Karishma Muthukumar and her brother Pratyush.
Karishma and Pratyush Muthukumar, who both graduated from UCI in 2022, are collaborating on an empathetic chatbot for use in the medical field. Steve Zylius / UCI

Karishma and Pratyush Muthukumar play to each other’s strengths. Over the years, the siblings, UCI alumni, have tag-teamed many projects together, employing their respective expertise in cognitive science and computer science. Their current project: developing an empathetic chatbot for use in the medical field.

“There’s a lot of buzz around ChatGPT and similar language models that are coming out around this time, but we wanted to gear a chatbot specifically designed to consider empathy and compassion in responses,” says Pratyush Muthukumar, the younger of the pair. “Patients suffering from depression, anxiety or other mental health challenges might be able to talk with a chatbot that’s empathetic.”

He and his sister both graduated from UCI in 2022, Pratyush with a degree in computer science and Karishma in cognitive science.

She was invited by the United Nations to be a speaker at the AI for Good global summit in 2020, but it was delayed several years due to the pandemic. When organizers reached out again in 2022, she suggested a joint talk with her brother on their recent research together at UCI. Finally, the two Southern California natives will be making their way to Europe in July for a presentation on emotion-driven AI at the summit, in Geneva, Switzerland.

First encounters with AI

Karishma Muthukumar’s interest in artificial intelligence and its applications to the medical field was first sparked in 2014 when she joined the Children’s Hospital of Orange County’s Sharon Disney Lund Medical Intelligence, Information, Investigation and Innovation Institute. This was where she first learned about AI – specifically in the healthcare context. Soon, at just 15 years old, Karishma Muthukumar became the youngest person to win the distinction of best abstract in AI at the International Society for Pediatric Innovation’s annual Peds 2040 conference. In 2018, she was named “Young Innovator to Watch” at the Consumer Electronics Show for her medical innovation integrating emojis and AI to help paralyzed patients communicate.

During her time at UCI, Karishma Muthukumar earned the Donald A. Strauss Foundation’s prestigious public service scholarship, through which she founded the Patient Project. The organization promotes conversational care in hospital waiting rooms and senior facilities among caregivers, patients and relatives.

She sees the collaboration with her brother on empathetic, conversational AI as an extension of the work they both did at UCI.

“We actually took a computational biology class together, and that kind of summarizes the dynamic. That was a cross-listed course, so it had people from biology as well as computer science, and I found it was really great to be in the same classroom with him,” she says. “I think that illustrates the importance of a similar dynamic with artificial intelligence as well.”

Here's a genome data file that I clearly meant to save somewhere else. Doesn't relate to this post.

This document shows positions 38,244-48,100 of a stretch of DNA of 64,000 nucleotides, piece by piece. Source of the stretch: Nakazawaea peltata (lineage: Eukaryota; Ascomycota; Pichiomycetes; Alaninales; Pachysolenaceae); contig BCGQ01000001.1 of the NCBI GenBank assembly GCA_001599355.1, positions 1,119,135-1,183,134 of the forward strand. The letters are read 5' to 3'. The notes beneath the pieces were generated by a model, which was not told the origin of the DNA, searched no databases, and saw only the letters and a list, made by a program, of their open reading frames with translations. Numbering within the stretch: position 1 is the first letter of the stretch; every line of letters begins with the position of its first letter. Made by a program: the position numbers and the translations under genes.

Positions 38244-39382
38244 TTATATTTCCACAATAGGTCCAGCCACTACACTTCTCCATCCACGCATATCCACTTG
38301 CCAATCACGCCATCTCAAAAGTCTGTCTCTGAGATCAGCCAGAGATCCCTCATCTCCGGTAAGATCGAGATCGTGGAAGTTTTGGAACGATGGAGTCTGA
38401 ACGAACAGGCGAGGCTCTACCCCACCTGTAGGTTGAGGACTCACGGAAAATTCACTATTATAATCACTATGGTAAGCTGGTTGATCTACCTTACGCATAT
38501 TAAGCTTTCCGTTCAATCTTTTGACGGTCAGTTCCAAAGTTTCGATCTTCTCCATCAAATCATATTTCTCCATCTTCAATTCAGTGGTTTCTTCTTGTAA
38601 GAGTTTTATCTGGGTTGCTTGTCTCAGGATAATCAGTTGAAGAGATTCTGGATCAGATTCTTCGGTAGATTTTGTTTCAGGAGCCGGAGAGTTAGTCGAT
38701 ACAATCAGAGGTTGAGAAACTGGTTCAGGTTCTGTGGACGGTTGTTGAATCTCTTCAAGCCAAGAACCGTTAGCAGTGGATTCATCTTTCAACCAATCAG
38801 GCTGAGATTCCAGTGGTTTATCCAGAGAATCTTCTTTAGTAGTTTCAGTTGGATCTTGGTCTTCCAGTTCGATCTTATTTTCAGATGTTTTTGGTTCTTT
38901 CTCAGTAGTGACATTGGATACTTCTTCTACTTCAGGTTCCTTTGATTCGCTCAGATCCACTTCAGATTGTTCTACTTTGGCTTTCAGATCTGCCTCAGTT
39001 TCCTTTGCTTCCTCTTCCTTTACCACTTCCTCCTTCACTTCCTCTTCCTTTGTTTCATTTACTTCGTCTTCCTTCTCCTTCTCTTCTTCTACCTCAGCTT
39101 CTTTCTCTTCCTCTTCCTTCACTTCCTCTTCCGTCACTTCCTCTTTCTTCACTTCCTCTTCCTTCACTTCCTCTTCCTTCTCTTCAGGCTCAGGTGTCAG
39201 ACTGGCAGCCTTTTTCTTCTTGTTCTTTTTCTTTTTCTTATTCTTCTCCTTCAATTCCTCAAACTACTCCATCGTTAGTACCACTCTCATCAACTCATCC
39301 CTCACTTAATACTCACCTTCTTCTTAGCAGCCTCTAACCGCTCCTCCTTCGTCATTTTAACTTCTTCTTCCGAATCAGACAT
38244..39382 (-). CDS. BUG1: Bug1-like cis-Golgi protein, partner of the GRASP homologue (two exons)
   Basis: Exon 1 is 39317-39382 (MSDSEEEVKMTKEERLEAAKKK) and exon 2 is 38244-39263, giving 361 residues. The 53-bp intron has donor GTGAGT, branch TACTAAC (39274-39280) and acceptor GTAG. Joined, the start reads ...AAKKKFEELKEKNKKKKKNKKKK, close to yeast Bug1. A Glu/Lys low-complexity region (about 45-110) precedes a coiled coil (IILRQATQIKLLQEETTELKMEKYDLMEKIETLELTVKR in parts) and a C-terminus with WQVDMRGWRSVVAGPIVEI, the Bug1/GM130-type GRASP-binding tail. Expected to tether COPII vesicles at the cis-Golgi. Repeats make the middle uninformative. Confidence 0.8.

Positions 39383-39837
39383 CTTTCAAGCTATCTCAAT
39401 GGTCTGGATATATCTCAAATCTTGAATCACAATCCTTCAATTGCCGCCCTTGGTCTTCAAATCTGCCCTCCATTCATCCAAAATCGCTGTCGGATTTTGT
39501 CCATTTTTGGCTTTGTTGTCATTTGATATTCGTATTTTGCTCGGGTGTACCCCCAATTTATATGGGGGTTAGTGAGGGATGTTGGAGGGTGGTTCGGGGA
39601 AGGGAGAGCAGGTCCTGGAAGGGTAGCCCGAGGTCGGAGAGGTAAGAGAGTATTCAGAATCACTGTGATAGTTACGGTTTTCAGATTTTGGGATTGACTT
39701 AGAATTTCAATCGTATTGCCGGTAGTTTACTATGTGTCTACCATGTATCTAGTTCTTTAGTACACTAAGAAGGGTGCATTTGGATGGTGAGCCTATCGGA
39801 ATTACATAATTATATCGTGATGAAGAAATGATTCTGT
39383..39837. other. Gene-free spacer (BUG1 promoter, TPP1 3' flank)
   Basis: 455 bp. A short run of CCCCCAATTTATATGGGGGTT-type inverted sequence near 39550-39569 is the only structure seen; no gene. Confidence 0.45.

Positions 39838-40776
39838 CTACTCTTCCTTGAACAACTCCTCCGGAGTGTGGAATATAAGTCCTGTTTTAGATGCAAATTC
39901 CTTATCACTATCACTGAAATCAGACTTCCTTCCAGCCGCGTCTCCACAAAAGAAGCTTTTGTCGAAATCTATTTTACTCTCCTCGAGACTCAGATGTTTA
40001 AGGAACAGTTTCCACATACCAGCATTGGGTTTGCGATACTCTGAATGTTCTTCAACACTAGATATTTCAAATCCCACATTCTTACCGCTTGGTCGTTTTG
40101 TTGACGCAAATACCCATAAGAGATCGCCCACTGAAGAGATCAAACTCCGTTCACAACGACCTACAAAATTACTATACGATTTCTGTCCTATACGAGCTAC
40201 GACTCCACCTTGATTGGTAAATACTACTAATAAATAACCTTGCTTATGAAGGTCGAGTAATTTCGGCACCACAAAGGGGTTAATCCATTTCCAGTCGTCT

Pratyush Muthukumar shares his sister’s belief in the value of taking an interdisciplinary approach. He notes that because AI is an evolving field, it’s difficult to predict what will happen with it.

“I think that right now we’re seeing a trend of open-source language models being made available to the public,” he says. “In the future, I hope to see a lot of explainability and transparency – more growth on how we can all understand the thought processes behind how these models are made. I hope that empathy and compassion will be included as major aspects behind that explained rationale.”

Pratyush Muthukumar completed his undergraduate studies at UCI last year at just 18 years old. Currently, he’s at Stanford University – supported by a National Science Foundation Graduate Research Fellowship – completing a master’s program in computer science, specializing in AI. During his undergraduate studies, he earned the Barry Goldwater Research Scholarship and conducted a project on using generative adversarial imitation learning to produce empathy-based AI.

“Now that AI is moving toward connecting humans together and there’s a lot more human interaction with AI, I think it’s important that when people are developing these types of models, the empathetic aspect is being taken into consideration,” he says.

AI for good

The Muthukumars’ empathy-based chatbot is the embodiment of AI for good. UCI continues to play a part in its growth, with the siblings working on deep learning models with Pramod Khargonekar, vice chancellor for research, and Deepan Muthirayan, a postdoctoral scholar in electrical engineering and computer science. As such technology evolves, Karishma Muthukumar reflects on the urgency of understanding the real-world impact of both AI on society and society on AI.

“I think it’s really helpful to have a dialogue surrounding AI and see what kind of elements we want to incorporate as a society. I think about this question often – of how our voices can do good and how we can influence AI specifically,” she says. “If we think about it, we began in an analog world and then we moved to a digital world. And now we’re moving into an AI world. So how do we want to shape that? That’s something that we, as a society, are collectively thinking about and deciding.”

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